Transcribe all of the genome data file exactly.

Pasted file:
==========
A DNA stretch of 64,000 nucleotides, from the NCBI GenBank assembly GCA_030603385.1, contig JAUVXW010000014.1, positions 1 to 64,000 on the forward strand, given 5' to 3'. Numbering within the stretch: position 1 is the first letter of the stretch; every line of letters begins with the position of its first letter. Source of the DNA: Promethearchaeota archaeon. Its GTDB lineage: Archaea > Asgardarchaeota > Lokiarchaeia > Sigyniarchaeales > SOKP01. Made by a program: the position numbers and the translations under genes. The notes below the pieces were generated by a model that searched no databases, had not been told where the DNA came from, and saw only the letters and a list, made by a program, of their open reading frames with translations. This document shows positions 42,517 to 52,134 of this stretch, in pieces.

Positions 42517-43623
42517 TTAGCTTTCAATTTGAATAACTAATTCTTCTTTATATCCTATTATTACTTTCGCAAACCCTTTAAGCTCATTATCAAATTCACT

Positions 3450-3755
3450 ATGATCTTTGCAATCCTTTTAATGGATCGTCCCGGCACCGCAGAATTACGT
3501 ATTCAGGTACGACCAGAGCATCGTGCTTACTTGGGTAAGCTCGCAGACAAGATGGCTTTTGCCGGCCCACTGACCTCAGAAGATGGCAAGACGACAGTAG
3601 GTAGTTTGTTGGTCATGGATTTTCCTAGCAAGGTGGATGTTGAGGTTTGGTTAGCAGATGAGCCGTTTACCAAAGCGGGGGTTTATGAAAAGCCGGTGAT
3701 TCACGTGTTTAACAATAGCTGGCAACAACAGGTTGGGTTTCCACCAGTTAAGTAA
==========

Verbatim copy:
A DNA stretch of 64,000 nucleotides, from the NCBI GenBank assembly GCA_030603385.1, contig JAUVXW010000014.1, positions 1 to 64,000 on the forward strand, given 5' to 3'. Numbering within the stretch: position 1 is the first letter of the stretch; every line of letters begins with the position of its first letter. Source of the DNA: Promethearchaeota archaeon. Its GTDB lineage: Archaea > Asgardarchaeota > Lokiarchaeia > Sigyniarchaeales > SOKP01. Made by a program: the position numbers and the translations under genes. The notes below the pieces were generated by a model that searched no databases, had not been told where the DNA came from, and saw only the letters and a list, made by a program, of their open reading frames with translations. This document shows positions 42,517 to 52,134 of this stretch, in pieces.

Positions 42517-43623
42517 TTAGCTTTCAATTTGAATAACTAATTCTTCTTTATATCCTATTATTACTTTCGCAAACCCTTTAAGCTCATTATCAAATTCACT

Positions 3450-3755
3450 ATGATCTTTGCAATCCTTTTAATGGATCGTCCCGGCACCGCAGAATTACGT
3501 ATTCAGGTACGACCAGAGCATCGTGCTTACTTGGGTAAGCTCGCAGACAAGATGGCTTTTGCCGGCCCACTGACCTCAGAAGATGGCAAGACGACAGTAG
3601 GTAGTTTGTTGGTCATGGATTTTCCTAGCAAGGTGGATGTTGAGGTTTGGTTAGCAGATGAGCCGTTTACCAAAGCGGGGGTTTATGAAAAGCCGGTGAT
3701 TCACGTGTTTAACAATAGCTGGCAACAACAGGTTGGGTTTCCACCAGTTAAGTAA